US President Donald Trump did it: He withdrew from the Iranian nuclear deal. In perhaps one of the least surprising decisions of the last six months it was a decision that was expected to happen by almost everyone that follows the president’s decisions.
Israel and Saudi Arabia will of course be pleased with the decision, lobbying since the onset of the accord itself for it to be scrapped. However, what Trump’s decision today seems to also indicate is how much more so his administration is in line with Saudi Arabian and Israeli interests vis a vis Iran, compared to his predecessor: Barack Obama.
In almost every issue important to Israeli and Saudi geopolitical interests they find a loyal partner in the current US administration. The only exception is Trump’s desire to withdraw from Syria. However, Trump has yet to withdraw from Syria and mixed signals have become almost akin to US policy coming out of Syria in the last couple of months. These moves take places as Trump’s decisions lead to clear divisions in Europe, America’s former closest allies. While America can still rely on support amongst the French and the British, a clear chill is sweeping over the continent. It is clear that by the end of Trump’s term, the geopolitical sands will have shifted.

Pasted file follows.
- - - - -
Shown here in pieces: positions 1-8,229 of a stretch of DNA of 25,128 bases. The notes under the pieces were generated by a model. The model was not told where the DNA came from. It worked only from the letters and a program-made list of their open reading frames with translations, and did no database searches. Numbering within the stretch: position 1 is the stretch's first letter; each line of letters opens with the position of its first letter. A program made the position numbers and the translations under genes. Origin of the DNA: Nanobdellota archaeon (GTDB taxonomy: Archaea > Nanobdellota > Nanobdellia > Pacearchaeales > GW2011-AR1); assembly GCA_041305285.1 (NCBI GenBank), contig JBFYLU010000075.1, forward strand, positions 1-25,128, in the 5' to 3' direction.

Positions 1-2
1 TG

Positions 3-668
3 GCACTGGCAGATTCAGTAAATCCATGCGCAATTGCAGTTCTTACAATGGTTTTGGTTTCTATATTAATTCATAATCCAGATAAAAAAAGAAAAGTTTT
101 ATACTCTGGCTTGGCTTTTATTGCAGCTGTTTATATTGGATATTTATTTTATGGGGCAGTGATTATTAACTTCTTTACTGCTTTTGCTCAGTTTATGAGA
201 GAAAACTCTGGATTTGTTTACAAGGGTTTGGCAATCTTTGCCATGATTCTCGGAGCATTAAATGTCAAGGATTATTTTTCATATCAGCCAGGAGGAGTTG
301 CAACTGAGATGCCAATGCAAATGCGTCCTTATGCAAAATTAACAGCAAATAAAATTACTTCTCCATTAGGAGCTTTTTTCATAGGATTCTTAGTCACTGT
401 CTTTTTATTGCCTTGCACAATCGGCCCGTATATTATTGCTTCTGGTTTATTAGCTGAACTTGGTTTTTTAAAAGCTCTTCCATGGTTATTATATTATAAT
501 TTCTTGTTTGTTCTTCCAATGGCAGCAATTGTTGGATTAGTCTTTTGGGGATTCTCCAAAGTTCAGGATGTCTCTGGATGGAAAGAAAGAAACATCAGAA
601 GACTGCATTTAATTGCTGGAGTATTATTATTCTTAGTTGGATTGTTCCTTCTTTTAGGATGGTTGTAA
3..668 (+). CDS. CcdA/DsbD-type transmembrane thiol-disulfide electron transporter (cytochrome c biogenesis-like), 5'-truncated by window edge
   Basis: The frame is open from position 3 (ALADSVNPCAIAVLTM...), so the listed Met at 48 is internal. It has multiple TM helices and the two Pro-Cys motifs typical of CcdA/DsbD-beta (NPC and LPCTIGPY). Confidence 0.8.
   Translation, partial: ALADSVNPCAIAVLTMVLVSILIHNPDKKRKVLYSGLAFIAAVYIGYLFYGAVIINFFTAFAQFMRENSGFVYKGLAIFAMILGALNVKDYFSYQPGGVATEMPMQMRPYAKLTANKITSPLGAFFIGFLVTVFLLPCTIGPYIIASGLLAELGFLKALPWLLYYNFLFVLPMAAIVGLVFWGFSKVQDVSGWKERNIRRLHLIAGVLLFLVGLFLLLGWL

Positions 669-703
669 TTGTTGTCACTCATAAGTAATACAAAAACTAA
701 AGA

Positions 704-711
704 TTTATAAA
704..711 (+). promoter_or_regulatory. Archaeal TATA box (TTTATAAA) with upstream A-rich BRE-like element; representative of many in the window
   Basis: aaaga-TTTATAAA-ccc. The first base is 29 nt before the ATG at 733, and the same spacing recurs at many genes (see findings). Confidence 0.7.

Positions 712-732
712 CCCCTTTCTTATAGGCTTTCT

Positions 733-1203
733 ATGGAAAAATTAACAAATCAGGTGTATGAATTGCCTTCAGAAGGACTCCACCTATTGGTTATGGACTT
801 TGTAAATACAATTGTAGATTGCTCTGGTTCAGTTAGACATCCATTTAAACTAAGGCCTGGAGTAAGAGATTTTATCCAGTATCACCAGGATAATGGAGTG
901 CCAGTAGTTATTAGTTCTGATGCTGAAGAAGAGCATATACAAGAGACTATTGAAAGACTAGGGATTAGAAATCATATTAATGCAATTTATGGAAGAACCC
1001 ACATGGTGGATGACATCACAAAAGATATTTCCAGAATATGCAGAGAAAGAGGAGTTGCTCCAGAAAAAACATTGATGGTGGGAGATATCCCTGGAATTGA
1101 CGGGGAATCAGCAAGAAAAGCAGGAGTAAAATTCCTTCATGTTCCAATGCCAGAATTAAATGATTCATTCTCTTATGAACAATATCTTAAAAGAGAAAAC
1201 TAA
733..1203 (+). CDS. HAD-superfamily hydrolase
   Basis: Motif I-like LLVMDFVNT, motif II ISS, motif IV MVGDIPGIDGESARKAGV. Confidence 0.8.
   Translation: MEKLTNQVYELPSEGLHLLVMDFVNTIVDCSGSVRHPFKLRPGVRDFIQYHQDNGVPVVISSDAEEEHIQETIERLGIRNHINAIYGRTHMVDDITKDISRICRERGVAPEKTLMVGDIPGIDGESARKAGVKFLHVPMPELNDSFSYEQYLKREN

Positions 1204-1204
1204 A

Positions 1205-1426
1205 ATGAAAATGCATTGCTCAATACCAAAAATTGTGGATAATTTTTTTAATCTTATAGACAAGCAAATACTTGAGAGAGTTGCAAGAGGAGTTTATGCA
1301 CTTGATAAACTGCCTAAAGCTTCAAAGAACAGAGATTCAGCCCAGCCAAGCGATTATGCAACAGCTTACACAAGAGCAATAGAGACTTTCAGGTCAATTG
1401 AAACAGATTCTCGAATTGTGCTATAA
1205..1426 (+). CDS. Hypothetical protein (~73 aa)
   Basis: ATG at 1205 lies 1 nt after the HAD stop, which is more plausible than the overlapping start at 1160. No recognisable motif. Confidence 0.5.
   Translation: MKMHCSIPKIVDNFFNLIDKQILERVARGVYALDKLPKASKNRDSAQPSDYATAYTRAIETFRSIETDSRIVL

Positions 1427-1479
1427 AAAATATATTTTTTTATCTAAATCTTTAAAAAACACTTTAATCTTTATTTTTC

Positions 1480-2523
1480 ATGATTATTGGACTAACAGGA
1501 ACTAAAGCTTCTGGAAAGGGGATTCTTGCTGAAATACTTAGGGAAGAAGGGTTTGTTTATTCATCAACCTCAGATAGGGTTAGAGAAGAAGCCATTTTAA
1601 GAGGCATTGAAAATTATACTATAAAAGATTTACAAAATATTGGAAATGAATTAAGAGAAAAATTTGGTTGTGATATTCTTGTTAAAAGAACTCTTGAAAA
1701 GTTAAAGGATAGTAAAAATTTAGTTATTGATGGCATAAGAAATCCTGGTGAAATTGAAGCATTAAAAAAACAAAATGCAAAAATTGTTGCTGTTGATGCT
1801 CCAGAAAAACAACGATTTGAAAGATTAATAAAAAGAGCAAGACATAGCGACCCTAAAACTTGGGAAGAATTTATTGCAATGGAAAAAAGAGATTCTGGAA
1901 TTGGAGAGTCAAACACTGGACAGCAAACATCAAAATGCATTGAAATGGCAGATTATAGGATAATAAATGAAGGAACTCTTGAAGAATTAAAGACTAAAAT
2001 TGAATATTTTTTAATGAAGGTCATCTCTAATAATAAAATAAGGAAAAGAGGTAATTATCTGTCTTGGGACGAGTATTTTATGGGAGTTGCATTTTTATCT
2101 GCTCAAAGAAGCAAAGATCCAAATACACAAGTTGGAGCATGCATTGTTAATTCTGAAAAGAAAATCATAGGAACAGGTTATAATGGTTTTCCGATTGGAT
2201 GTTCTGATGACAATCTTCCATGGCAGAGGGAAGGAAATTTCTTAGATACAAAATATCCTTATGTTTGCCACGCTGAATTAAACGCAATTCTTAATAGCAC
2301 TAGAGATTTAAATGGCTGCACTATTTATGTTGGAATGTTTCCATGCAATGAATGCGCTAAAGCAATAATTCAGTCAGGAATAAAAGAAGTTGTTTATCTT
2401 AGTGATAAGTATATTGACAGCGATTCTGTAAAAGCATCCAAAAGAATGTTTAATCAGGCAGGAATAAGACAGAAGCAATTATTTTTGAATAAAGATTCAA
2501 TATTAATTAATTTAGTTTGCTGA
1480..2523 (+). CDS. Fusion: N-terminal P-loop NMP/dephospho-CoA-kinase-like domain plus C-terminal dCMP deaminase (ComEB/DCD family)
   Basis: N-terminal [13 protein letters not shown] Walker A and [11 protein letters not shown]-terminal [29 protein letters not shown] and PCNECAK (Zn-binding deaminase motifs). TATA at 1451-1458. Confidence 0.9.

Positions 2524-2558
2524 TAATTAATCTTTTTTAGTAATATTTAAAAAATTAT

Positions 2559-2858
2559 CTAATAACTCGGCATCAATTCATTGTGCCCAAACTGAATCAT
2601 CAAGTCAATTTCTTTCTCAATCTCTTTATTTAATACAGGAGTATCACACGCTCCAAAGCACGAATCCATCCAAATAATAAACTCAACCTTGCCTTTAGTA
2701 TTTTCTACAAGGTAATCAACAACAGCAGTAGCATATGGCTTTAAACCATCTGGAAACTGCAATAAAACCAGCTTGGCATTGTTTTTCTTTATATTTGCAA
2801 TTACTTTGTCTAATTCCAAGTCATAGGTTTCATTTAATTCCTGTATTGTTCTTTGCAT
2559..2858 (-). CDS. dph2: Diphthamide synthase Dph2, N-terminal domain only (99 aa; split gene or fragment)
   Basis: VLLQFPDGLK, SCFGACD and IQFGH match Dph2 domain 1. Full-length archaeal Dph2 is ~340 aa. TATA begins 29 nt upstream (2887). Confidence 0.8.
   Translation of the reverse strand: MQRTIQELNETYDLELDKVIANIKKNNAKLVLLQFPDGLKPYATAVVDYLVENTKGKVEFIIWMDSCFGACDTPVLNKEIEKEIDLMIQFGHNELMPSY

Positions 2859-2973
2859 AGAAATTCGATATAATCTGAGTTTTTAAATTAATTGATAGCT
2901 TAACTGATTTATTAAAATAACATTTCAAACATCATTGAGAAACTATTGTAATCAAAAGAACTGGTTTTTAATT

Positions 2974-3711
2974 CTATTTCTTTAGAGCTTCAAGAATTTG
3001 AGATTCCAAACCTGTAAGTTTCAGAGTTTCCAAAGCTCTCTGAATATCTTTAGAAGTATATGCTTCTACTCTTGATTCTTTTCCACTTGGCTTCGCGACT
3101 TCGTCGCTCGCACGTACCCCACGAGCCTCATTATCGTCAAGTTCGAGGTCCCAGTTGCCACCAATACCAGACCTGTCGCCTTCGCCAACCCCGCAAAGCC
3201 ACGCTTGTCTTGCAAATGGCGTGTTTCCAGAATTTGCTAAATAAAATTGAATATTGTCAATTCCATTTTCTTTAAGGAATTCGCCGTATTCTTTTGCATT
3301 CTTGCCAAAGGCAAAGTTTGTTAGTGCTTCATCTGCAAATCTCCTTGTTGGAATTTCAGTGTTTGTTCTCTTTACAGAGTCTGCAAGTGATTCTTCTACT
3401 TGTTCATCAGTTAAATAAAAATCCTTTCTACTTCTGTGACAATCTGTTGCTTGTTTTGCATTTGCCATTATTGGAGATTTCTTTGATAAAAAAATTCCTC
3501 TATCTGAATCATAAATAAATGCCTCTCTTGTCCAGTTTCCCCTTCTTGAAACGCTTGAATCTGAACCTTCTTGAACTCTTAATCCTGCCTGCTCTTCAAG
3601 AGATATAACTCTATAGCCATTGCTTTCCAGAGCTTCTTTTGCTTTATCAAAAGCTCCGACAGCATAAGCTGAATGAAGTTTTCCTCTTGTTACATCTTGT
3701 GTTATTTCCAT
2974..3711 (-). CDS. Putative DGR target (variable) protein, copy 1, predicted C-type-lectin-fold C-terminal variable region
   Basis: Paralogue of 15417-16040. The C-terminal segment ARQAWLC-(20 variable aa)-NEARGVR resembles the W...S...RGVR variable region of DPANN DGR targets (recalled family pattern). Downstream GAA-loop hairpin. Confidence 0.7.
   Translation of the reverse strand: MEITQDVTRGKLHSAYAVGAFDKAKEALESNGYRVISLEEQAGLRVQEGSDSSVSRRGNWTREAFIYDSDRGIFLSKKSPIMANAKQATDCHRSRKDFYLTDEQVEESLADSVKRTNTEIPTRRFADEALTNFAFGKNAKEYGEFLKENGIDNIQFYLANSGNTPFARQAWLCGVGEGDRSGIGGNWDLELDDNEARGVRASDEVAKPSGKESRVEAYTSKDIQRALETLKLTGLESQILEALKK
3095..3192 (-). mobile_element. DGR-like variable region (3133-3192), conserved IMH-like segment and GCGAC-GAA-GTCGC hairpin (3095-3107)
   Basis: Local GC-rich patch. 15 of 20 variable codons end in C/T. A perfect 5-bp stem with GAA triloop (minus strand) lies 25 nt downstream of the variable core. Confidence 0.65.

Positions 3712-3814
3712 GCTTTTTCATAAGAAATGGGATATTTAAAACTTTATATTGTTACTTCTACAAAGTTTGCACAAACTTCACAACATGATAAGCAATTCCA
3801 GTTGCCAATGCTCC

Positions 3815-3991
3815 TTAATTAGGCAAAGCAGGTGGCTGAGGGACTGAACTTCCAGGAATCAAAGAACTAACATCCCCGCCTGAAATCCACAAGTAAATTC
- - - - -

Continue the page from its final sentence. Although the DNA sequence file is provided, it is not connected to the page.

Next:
As much hype as the withdrawal will bring, on the ground little changes. Israel continues to strike at an Iran that continues to entrench itself in Syria. Iran has told other parties that they may still oblige to the accord even without American backing if there is a global consensus without the US to do so. Likely tomorrow there will not be a new war in the Middle East.
Nevertheless, In the future, America will have a freer hand to handle Iran without being bound. It is this unshackling that is significant, and with that a mask of allegiances is being shaped in the Middle East.